As well we went to Conemara Tea Plantation, very beautiful. It certainly left me with a new appreciation of tea. Australians we are really missing out on quality tea. Its something I will definitely be looking for when I arrive back in Australia. Tea should be appreciated just like wine, it has its own set of characteristics, aroma, briskness….. and the art of making a good cup of tea was also explained. The tea factory has changed little in the last century, the books were still being down with a ledger, minimal workplace health and safety was adhered too, such as ear muffs for those operating the machinery for long hours… but this is India. From a business point of view, the advantage they have is that the local population can consume all of his product, he doesn’t have to worry about marketing or getting into export markets, 90% of his product is sold locally. Thats what we don’t have in Australia.

Off to a spice plantation, where every inch was covered with something, with taller palms over head, the lower layer was filled with cardamon, rubber, ginger, turmeric, and pepper, plus, lots of others, this is all harvested, processed and consumed locally, they have no need to search for markets for their product.

This spice plantation, being in Kerala, also catered to the tourist trade, with spice tours and elephant rides. So who could resist having a ride on one. I was pleased to note that elephants can no longer be caught from the wild, these elephants were all older 25 plus years and have been reared in captivity. That was a magical experience, elephants are just so majestic, they have a piece of your heart instantly.

We had not yet experienced any tribulations of being a woman amongst men, except to say we now know to take the toilet paper to the dunny!!!! Until about the 3rd night in, we almost caused an international incident when we all arrived in the hotel bar, a dingy smoke infested, blue lighted bar, as I proceeded to walk directly up to the bar I was briskly escorted along with the rest to the furtherest back cubicle they could find, and then hastily put a stack of chairs along the entrance so nobody else would come down to where we were. Also the gym was coincidently always having maintenance whenever we asked about it. Certainly being a western woman here draws attention to itself, and in many cases we were ignored, or we have to get our hosts to ask for things, but generally we were very much accepted and shared their experience and knowledge with us. Many of the farming families we spoke to, were putting their children through to university level, including the girls which was fantastic to see. One farmer had a daughter studying vet science and she was going to take over the farm when finished. Education varies from state to state, but in many of the towns the literacy rates were very high, and most students go through year 12 or onto university.
4 hours on a bus, got lost on our way to an apparel park, late…… we were now on Indian time. The apparel park was fascinating, with a turnover of half a billion dollars its big business, the park has good infrastructure, and clothes manufactures can rent/buy space in the warehouses. The facilities were modern, with modern manufacturing methods, and a lot less staff than I expected, even India has shortage of skilled labour, so it is having to lift its standards too. One of the larger companies JC Marcs had 4 of the warehouses, and appeared to flourishing in the clothing market, again they did not export selling most of the clothes within India, this is the wonderful advantage India has, the population.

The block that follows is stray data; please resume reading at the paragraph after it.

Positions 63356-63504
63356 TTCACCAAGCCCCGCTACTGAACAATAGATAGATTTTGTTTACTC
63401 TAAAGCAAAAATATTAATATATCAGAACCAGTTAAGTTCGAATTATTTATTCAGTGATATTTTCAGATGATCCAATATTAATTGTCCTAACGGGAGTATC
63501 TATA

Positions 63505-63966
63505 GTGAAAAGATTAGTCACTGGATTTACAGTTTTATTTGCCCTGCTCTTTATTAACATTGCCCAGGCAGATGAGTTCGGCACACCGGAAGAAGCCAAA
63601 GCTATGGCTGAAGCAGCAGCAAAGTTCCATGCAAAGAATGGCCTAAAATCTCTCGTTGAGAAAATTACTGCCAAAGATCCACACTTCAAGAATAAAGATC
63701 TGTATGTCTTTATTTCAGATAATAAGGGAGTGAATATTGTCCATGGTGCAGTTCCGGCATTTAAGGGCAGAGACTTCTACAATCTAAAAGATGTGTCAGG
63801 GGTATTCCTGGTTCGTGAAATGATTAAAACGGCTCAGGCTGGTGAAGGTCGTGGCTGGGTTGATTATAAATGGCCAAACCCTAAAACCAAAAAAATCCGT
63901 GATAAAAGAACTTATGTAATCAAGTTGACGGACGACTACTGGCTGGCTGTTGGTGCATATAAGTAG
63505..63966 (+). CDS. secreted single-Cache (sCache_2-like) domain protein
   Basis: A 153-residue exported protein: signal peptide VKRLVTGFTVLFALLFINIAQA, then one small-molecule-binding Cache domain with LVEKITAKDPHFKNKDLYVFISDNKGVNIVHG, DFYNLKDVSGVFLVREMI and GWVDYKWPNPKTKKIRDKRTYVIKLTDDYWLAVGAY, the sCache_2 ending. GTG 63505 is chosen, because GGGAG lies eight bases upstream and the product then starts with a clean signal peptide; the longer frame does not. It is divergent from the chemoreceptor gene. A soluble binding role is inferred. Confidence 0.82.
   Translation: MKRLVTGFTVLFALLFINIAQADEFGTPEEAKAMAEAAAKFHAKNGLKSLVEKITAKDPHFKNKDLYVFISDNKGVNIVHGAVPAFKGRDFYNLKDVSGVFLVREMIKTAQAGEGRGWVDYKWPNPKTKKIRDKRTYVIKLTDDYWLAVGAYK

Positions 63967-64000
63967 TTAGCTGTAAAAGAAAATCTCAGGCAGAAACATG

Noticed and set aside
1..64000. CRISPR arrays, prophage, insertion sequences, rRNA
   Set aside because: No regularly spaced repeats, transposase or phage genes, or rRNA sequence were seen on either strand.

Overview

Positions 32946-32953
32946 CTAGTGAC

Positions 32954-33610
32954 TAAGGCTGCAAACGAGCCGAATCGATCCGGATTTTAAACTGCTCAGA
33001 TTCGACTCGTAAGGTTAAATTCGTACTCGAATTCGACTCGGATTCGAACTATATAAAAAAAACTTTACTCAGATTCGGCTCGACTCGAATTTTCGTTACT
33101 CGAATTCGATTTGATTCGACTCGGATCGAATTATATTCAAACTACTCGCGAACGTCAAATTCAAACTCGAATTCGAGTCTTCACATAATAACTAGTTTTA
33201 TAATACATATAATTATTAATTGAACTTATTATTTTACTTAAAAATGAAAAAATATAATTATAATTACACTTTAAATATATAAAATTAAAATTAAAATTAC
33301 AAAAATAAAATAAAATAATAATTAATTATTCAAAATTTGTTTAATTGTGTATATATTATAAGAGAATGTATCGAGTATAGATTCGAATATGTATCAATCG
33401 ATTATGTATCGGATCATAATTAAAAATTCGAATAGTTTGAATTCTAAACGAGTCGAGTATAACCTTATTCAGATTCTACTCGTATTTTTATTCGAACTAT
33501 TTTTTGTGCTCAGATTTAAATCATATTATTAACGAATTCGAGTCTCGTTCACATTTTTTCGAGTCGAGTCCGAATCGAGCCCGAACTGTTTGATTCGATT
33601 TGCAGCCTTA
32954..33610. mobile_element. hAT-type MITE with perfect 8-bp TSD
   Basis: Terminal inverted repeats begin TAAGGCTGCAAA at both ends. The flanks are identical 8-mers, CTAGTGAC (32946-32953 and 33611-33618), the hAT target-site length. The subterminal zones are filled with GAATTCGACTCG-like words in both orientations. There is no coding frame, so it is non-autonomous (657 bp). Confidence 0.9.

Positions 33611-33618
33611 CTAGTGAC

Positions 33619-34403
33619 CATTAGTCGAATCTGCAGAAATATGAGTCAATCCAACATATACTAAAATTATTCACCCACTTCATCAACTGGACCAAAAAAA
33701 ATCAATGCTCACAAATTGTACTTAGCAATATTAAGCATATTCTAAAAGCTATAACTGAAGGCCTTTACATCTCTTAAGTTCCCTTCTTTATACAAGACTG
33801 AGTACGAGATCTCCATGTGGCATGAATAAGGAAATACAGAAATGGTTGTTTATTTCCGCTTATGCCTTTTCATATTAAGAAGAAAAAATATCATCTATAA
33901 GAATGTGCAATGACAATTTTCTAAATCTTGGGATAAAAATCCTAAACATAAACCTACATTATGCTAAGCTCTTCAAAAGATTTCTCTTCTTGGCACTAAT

Hatson dairy was a great business, Hatson is a dairy processing company, selling over 70 products derived from milk including ice-cream, butter, and ghee, it has about 25% market share in Tamilnadu with about 140,000 farmers. All of what they produce is consumed in India, however the Indian government has allowed them to start exporting again. The milk is collected 2 ways, either at the farm gate if they produce more than 60 litres, or at collection centres, farmers bring milk to a central point, weighed and fat% taken, they are then paid in cash. There is nothing to stop the farmer selling to someone else, and can change on a daily basis, consistency in supply and the logistic nightmare of dealing with the sheer numbers is staggeringly difficult. Trying to have farmers adopt new technology is equally different. Actually that sounds a bit like us really.

Our final day in the South was a 6 hour bus ride back to Chennai, not the greatest thing before having to go into a meeting, we were dusty, and sweaty a very bedraggled lot that arrived for lunch at a research park in Chennai. We were quickly invigorated when we met with some researchers that developed the technology to quickly compost the wast material from the Sugar cane mill, greatly reducing the compost time. From there they have an incubator model, where they provide technical support and some funds to get the business into commercialisation. They try and partner with businesses that can take the idea forward and make it work from a business perspective, very quick to point out, that in their opinion scientist should not be involved with the business process as that is not their speciality. This was an hour of talking science and the sharing of ideas and problems was invaluable, this is what Nuffield is all about, connecting us all to solve common problems.

With a couple brief hours to visit the Bundi Bazaar, for a sari and a brief look into how the other half lives, and a ride in one of the little three wheel taxi’s, it was time to call it a day at the roof top dining room. Tomorrow we head to Dehli.

For those from India I apologise for making a hash of the spelling.